Almost everyone, even on both sides of the aisle in Congress, seems able to agree on the need to fix the maps first. Even that one-quarter number may dramatically underestimate how many Americans are stuck offline. That’s because the Federal Communications Commission relies on coverage reports from industry, and carriers have incentive to exaggerate their reach. The system also marks areas as large as hundreds of square miles as serviced even when only a single household has access, and companies are instructed to indicate where they could easily offer broadband rather than where consumers actually use it. All that needs to change.
Better maps will reveal the scope and location of the problem. The next question is what type of technology can best solve it. Ms. Warren’s plan focuses on running fiber throughout the country, which has plenty of allure: Fiber is fast, powerful and reliable. It’s also what researchers call “future-proof” — unlikely to become outdated and even likely to outlast the electronics that run on it today. But fiber is also expensive, which is why others, including Ms. Klobuchar, propose supporting a mix of methods, from satellites to unused spectrum, for hooking people up as speedily and cheaply as possible.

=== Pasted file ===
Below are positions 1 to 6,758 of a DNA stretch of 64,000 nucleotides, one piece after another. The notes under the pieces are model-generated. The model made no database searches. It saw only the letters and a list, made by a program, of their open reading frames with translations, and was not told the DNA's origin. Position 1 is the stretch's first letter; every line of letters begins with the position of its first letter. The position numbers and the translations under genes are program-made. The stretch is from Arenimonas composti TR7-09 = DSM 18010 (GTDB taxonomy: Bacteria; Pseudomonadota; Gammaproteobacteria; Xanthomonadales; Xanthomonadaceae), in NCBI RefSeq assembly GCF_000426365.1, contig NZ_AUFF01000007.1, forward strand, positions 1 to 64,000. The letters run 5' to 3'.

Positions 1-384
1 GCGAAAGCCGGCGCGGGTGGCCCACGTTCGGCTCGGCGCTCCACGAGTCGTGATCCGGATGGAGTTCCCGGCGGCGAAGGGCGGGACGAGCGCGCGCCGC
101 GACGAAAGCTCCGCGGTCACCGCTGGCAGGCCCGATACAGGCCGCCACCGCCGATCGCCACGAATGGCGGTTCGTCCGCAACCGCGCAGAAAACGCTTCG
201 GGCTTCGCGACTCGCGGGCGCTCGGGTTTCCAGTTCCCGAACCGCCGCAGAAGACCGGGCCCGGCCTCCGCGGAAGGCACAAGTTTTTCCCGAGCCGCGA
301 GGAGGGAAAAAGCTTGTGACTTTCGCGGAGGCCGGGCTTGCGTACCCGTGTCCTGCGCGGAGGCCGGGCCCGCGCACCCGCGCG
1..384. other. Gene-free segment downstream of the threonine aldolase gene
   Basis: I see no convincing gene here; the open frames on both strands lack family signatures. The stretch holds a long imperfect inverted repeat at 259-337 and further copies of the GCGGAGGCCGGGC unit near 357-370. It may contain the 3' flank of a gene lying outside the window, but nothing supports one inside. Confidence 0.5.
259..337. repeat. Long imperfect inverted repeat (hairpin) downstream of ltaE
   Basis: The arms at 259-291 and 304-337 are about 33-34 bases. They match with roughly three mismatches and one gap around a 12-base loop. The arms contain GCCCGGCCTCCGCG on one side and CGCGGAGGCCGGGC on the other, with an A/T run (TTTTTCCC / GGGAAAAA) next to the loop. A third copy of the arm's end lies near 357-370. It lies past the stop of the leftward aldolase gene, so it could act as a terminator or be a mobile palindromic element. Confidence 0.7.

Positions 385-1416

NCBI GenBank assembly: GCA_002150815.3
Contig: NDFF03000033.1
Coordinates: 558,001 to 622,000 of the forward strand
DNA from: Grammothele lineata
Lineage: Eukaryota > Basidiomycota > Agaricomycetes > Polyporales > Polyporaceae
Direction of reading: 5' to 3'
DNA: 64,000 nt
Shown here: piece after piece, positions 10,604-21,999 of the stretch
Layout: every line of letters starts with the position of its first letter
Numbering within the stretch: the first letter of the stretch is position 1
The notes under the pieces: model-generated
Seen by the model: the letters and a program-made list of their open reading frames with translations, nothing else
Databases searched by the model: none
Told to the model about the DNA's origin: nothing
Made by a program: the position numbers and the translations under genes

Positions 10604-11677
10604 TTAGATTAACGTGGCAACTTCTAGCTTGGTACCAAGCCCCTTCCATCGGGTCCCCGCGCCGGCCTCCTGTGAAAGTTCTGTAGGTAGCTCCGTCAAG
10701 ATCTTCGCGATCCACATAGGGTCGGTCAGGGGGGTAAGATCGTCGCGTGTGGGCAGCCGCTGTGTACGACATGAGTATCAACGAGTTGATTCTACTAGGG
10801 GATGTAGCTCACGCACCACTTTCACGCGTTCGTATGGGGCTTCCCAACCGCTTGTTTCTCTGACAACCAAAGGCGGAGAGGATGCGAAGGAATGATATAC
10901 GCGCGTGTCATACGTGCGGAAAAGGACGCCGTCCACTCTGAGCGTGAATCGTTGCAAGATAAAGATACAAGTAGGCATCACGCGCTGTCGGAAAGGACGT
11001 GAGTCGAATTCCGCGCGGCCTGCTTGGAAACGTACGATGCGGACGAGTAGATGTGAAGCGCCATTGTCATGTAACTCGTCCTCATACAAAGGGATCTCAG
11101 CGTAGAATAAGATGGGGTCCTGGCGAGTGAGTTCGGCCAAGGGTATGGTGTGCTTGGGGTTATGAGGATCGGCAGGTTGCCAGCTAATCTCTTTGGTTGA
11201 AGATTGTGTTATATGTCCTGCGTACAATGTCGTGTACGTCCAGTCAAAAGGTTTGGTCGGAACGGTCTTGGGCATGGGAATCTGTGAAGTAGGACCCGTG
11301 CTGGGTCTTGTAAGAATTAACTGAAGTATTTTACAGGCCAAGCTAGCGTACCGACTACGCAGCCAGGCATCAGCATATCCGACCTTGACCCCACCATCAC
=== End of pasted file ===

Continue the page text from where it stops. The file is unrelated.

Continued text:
Then there’s the who. Large providers have channeled existing grants into offering service at inadequate speeds, partly because those grants allow them to. Ms. Warren would prohibit for-profits entirely from receiving the $85 billion in subsidies she hopes to offer for affordable broadband deployment, in favor of subsidizing municipalities and community cooperatives. Shifting the focus to local actors is smart — and state rules that prohibit towns and counties from building their own networks need to go. But the government may get more bang for every buck by upping requirements and accountability for everyone rather than keeping some out altogether.